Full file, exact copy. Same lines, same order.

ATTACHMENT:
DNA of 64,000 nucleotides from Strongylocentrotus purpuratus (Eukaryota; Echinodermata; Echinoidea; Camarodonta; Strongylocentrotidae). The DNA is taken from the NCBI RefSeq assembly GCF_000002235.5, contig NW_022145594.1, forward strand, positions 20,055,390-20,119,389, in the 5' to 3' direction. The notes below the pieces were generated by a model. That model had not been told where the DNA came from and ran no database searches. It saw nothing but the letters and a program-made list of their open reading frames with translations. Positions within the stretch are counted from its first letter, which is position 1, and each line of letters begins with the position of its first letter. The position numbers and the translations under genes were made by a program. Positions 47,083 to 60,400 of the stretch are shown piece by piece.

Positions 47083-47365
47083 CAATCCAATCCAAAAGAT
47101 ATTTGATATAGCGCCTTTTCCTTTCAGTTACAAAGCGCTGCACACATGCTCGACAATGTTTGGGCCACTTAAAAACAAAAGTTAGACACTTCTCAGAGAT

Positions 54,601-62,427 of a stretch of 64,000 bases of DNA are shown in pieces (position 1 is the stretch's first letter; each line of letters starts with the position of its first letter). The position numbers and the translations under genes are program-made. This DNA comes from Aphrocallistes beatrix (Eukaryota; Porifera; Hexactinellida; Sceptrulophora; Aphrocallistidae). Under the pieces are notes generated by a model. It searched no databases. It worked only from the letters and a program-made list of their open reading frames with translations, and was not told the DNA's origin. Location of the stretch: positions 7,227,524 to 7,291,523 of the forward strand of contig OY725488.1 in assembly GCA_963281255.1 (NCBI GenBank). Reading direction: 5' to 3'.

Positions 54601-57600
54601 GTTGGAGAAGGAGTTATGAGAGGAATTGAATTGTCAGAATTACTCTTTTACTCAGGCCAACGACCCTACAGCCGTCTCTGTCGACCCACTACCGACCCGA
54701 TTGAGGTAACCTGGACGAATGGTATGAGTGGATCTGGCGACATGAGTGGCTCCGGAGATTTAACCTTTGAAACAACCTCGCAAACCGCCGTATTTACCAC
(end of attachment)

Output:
DNA of 64,000 nucleotides from Strongylocentrotus purpuratus (Eukaryota; Echinodermata; Echinoidea; Camarodonta; Strongylocentrotidae). The DNA is taken from the NCBI RefSeq assembly GCF_000002235.5, contig NW_022145594.1, forward strand, positions 20,055,390-20,119,389, in the 5' to 3' direction. The notes below the pieces were generated by a model. That model had not been told where the DNA came from and ran no database searches. It saw nothing but the letters and a program-made list of their open reading frames with translations. Positions within the stretch are counted from its first letter, which is position 1, and each line of letters begins with the position of its first letter. The position numbers and the translations under genes were made by a program. Positions 47,083 to 60,400 of the stretch are shown piece by piece.

Positions 47083-47365
47083 CAATCCAATCCAAAAGAT
47101 ATTTGATATAGCGCCTTTTCCTTTCAGTTACAAAGCGCTGCACACATGCTCGACAATGTTTGGGCCACTTAAAAACAAAAGTTAGACACTTCTCAGAGAT

Positions 54,601-62,427 of a stretch of 64,000 bases of DNA are shown in pieces (position 1 is the stretch's first letter; each line of letters starts with the position of its first letter). The position numbers and the translations under genes are program-made. This DNA comes from Aphrocallistes beatrix (Eukaryota; Porifera; Hexactinellida; Sceptrulophora; Aphrocallistidae). Under the pieces are notes generated by a model. It searched no databases. It worked only from the letters and a program-made list of their open reading frames with translations, and was not told the DNA's origin. Location of the stretch: positions 7,227,524 to 7,291,523 of the forward strand of contig OY725488.1 in assembly GCA_963281255.1 (NCBI GenBank). Reading direction: 5' to 3'.

Positions 54601-57600
54601 GTTGGAGAAGGAGTTATGAGAGGAATTGAATTGTCAGAATTACTCTTTTACTCAGGCCAACGACCCTACAGCCGTCTCTGTCGACCCACTACCGACCCGA
54701 TTGAGGTAACCTGGACGAATGGTATGAGTGGATCTGGCGACATGAGTGGCTCCGGAGATTTAACCTTTGAAACAACCTCGCAAACCGCCGTATTTACCAC